There are so many interesting facts about honeybees! But the most important thing to remember about bees is that we could not grow food without them. Does anyone know what pollination means? (Allow time for brainstorming.) Pollination is the act of transferring pollen grains from the male reproductive organ (anther) of a flower to the female reproductive organ (stigma). The goal of every living organism, including plants, is to create offspring for the next generation. One of the ways that plants can produce offspring is by making seeds. Without pollination, plants would not be able to create seeds, and we would not be able to grow more food from year to year. Bees play a major role in pollination and without them, growing fruits and vegetables would be very hard.

What do you think a world without fruits and vegetables would look like? How do you think humans would live? (Allow time for brainstorming.)

That’s right: humans would not be able to live long without honeybees because we need them to pollinate our flowers and fruits and vegetables. Without that pollination, we could not continue growing plants to eat.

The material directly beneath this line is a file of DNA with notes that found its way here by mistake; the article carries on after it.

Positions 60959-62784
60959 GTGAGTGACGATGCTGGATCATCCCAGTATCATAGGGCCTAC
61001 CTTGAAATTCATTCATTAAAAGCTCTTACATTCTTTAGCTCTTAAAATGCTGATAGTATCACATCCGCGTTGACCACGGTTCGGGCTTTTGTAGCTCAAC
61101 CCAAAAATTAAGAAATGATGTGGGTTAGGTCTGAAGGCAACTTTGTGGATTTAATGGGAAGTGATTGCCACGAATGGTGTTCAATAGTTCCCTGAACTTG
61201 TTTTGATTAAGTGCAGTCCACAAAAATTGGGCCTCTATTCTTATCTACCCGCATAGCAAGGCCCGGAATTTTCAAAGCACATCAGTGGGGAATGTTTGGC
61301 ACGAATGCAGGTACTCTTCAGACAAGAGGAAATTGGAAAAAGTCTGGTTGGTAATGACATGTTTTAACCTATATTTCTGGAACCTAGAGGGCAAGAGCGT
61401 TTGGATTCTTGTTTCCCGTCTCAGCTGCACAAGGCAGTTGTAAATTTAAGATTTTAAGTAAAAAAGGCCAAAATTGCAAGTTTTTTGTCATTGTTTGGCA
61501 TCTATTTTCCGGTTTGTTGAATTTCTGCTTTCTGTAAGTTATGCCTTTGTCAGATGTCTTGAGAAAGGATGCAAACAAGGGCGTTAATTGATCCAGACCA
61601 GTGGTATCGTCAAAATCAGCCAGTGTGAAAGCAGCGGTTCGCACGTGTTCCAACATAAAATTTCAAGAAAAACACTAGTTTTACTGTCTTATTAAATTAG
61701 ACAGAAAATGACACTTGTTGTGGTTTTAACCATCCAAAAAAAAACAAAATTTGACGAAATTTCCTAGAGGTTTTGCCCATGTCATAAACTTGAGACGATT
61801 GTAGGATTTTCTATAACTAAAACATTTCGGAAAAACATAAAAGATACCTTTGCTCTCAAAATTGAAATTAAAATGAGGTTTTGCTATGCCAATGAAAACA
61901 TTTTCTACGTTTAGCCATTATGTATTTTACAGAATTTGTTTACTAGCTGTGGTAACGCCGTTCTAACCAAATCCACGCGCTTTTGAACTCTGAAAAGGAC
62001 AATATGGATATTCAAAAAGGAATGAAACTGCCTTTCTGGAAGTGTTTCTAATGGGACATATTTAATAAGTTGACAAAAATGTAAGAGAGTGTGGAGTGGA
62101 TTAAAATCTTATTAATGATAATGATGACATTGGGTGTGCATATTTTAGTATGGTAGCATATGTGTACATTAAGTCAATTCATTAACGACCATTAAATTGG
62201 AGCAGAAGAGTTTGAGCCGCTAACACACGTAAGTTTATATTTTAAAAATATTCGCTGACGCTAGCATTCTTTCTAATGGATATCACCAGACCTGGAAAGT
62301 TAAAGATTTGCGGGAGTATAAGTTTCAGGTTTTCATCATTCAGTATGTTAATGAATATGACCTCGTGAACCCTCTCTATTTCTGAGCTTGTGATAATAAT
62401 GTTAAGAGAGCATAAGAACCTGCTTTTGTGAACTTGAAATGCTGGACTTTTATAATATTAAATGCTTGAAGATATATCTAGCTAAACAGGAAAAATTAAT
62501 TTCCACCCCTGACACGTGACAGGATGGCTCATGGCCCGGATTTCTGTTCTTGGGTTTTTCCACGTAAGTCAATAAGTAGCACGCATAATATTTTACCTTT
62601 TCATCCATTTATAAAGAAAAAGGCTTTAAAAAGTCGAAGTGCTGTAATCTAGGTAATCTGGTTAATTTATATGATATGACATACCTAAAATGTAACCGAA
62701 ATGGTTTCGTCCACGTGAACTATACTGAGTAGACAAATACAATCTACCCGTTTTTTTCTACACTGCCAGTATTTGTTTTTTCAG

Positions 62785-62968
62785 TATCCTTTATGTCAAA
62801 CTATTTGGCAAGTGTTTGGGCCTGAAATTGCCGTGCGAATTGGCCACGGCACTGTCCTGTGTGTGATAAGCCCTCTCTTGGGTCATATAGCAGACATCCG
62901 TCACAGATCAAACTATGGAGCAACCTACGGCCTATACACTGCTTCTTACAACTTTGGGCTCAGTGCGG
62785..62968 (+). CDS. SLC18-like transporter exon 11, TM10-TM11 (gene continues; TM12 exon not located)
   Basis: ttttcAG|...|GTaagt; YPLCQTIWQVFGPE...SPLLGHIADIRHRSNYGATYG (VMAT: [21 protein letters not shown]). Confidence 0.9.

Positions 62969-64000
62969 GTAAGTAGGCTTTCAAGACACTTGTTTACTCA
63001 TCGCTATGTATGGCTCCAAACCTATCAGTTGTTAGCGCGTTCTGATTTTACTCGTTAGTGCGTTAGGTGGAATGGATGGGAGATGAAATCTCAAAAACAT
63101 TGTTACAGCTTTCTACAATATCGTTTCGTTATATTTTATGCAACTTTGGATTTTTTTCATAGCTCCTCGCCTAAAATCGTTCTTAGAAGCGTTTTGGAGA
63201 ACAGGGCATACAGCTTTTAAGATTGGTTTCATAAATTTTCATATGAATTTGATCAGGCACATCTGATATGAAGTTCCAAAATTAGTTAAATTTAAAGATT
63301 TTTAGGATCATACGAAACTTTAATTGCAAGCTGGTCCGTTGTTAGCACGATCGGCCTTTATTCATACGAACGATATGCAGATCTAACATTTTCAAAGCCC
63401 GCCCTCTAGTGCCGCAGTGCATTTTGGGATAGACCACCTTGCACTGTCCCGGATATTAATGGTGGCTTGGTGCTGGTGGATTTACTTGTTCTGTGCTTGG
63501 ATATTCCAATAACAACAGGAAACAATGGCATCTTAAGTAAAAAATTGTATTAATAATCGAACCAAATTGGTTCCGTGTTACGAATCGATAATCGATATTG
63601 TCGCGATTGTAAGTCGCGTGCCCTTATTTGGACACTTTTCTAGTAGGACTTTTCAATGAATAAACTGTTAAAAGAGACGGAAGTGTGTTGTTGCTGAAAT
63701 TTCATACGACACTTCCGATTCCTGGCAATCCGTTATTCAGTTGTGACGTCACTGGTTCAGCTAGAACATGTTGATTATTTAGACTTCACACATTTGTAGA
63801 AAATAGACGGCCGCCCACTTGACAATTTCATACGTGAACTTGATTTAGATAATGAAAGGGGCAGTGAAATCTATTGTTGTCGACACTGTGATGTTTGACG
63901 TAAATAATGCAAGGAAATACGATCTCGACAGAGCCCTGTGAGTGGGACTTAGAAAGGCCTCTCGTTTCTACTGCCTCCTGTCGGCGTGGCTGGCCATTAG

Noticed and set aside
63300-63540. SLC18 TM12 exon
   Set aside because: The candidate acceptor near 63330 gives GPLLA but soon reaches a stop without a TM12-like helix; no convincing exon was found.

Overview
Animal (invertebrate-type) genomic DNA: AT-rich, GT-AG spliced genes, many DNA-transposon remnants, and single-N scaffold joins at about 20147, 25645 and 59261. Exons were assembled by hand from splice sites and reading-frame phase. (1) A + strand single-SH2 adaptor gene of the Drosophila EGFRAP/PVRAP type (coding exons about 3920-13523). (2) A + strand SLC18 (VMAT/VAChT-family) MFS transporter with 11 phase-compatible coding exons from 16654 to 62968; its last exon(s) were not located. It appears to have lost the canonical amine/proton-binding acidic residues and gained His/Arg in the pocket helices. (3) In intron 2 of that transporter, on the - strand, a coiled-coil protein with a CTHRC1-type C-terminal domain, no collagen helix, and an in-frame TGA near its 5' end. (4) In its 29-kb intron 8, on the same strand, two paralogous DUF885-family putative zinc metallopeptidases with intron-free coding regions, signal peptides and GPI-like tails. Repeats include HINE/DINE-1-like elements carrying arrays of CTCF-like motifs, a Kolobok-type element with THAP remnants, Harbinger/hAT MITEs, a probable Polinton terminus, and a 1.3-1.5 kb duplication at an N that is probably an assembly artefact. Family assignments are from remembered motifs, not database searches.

Where do you think honeybees live? Do they live in the country, on farms, in the city? (Allow time for brainstorming.) That’s right: honeybees live everywhere! Everywhere there are plants they can pollinate, that is. Let’s learn more about these amazing creatures and how make honey in a book called The Honeybee Man. Let’s begin!

Procedures / Activities

  1. Welcome students and introduce the lesson with the Opening above.
  2. Have everyone sit in a circle so they can see the book as you read.
  3. When you are finished, ask if there are any questions and faciliatate a discussion about the book. What are the students’ reactions, thoughts, and impressions about the book? Did they learn anything new or did they already know some of the information in the book?
  4. After the discussion, take out the different types of honey and have the students create a line for each type of honey (i.e. If there are 3 types of honies, have them create 3 different lines). Once they have tried one honey, have them move to the next line, and so on, until they have tried all of the honies.
  5. Gather again in the circle and conclude the class by talking about the differences of the honies. Could they taste any difference? What makes the honies different? Which one is their favorite? Why?

Lesson Resources


Credit for Adaptation

A Bee’s Life, The New York Botanical Garden. www.nybg.org